Self-piercing rivets get another boost as Stanley enters North American automotive marketBy on
Business Practices | Market Trends | Repair Operations | Technology
In a potential sign of more mixed- or advanced-material construction ahead, Stanley Engineered Fastening announced last month it would start selling “next-generation self-pierce rivets” in North America for the first time.
The company, which was slated to present the technology last month during the Global Automotive Lightweighting Material conference, called the technology “well-established in Europe,” For example, A Wednesday SAE Automotive Engineering piece notes that the new Range Rover Sport has 3,648 Stanley SPRs.
In North America, SPRs notably are already part of the joining for the aluminum (and steel) current-gen Ford F-150 and Cadillac CT6, and they’re one of the many new joining techniques even non-luxury collision repairers might need to know as OEMs look at new methods of cutting weight but preserving (or improving) crashworthiness.
A spokeswoman for Stanley provided the following definition:
Self-pierce riveting (SPR) is a process used to join two or more layers of materials without a predrilled or punched hole. This is done by driving a rivet through the top layers of material and upsetting the rivet in the lower layer (without piercing the layer) to form a durable joint. SPRs can effectively join together parts made of aluminum, steel, plastics, composites or a combination of materials.
Stanley’s news release appeared to target OEMs seeking factory options, but that has a trickle-down effect to the aftermarket. Components which took a self-piercing rivet on the assembly line might demand repairers use the joining technique, or at least some other mechanical fastener.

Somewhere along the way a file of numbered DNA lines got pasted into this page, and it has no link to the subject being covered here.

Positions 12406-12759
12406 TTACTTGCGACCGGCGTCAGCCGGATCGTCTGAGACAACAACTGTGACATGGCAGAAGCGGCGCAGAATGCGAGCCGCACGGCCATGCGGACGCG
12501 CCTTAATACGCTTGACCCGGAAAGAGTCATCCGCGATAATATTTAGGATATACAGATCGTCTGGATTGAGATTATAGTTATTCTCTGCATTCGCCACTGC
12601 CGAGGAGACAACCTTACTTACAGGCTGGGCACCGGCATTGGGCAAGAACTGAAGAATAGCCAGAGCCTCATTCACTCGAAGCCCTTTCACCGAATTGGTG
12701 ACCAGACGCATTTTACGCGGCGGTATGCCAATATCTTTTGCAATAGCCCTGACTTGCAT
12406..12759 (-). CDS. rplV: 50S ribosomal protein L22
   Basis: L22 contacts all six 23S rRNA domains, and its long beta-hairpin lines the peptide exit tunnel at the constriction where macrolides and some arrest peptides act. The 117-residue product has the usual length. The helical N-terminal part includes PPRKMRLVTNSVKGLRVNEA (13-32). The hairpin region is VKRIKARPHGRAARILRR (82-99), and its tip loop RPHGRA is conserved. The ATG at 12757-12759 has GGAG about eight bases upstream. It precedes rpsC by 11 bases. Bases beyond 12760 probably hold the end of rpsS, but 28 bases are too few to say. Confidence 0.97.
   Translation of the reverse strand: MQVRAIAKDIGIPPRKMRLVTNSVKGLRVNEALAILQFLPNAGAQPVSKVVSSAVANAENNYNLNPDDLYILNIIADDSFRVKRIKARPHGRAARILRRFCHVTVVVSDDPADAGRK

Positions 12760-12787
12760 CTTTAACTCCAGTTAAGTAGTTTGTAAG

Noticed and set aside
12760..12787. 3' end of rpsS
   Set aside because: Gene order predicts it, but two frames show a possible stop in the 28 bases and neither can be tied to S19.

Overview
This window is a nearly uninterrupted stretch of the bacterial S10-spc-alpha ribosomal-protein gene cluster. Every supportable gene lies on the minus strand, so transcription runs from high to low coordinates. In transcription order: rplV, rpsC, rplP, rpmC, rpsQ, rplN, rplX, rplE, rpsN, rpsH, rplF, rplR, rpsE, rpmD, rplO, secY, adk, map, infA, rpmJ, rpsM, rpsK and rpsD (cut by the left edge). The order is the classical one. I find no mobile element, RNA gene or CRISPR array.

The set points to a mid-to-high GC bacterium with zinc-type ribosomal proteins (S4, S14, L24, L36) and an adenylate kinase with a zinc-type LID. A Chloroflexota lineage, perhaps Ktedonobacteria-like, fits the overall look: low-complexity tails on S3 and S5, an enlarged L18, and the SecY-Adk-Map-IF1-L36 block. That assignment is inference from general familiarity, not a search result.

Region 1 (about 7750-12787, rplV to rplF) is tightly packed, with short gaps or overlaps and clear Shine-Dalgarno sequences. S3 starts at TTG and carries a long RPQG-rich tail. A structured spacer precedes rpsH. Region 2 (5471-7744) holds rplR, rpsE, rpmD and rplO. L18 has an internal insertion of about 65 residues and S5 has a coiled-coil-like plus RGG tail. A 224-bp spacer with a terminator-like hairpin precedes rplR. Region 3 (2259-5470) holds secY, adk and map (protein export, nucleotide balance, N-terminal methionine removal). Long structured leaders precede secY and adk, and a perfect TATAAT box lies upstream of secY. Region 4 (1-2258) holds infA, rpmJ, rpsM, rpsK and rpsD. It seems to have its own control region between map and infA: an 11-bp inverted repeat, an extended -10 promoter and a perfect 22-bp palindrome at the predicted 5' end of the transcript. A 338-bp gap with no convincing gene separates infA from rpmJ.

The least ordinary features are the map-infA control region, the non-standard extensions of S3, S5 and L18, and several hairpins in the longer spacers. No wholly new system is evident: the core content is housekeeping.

According to Stanley, those OEMs likely will use more self-piercing rivets.
“Demand for SPRs, which already are well-established in Europe, is on the rise in North America as automakers increasingly adopt materials such as aluminum, which is forecast to grow in the North American automotive industry,” Stanley wrote.
It cited one of Ducker Worldwide’s aluminum forecasts, which according to Stanley projected aluminum sheet demand leaping from less than 200 million pounds in 2012 to the billions within a decade.
“Within the same timeframe, every leading automaker is expected to have an aluminum body program in place, according to the study,” Stanley wrote. Here’s similar data from a Ducker SAE presentation earlier this year:
Stanley said it already had heard interest from “several major North American automakers” who wanted to add materials like aluminum and carbon fiber.
“Whether joining aluminum, steel, plastics, composites, or combinations of materials, SPR is ideal for joining sheet materials providing a watertight joint,” Stanley Breakthrough Innovation Vice President Siva Ramasamy said in a statement. “SPRs are installed with a servo-driven tool enabling control of the rivet-setting process for uncompromised repeatability. The system provides process-monitoring capabilities, enabling increased productivity and quality.”
Here’s some examples of self-piercing rivets for those unfamiliar with the relatively new technology, courtesy of Stanley:
Aluminum to ultra-high-strength steel
Aluminum to multiple layers of aluminum
Aluminum to aluminum (top), steel to aluminum
Aluminum to high-strength steel
A self-piercing rivet joins aluminum to aluminum (top) and steel to aluminum. Stanley calls the joining watertight, a useful means of warding off galvanic corrosion from dissimilar metals. (Provided by Stanley)
This Ducker Worldwide analysis shown in an SAE webinar indicates the potential demand for aluminum ahead. (Provided by Ducker Worldwide)
A self-piercing rivet joins aluminum to ultra-high-strength steel. Stanley calls the joining watertight, a useful means of warding off galvanic corrosion from dissimilar metals. (Provided by Stanley)
A self-piercing rivet joins multiple layers of aluminum. (Provided by Stanley)
A self-piercing rivet joins aluminum to high-strength steel. Stanley calls the joining watertight, a useful means of warding off galvanic corrosion from dissimilar metals. (Provided by Stanley)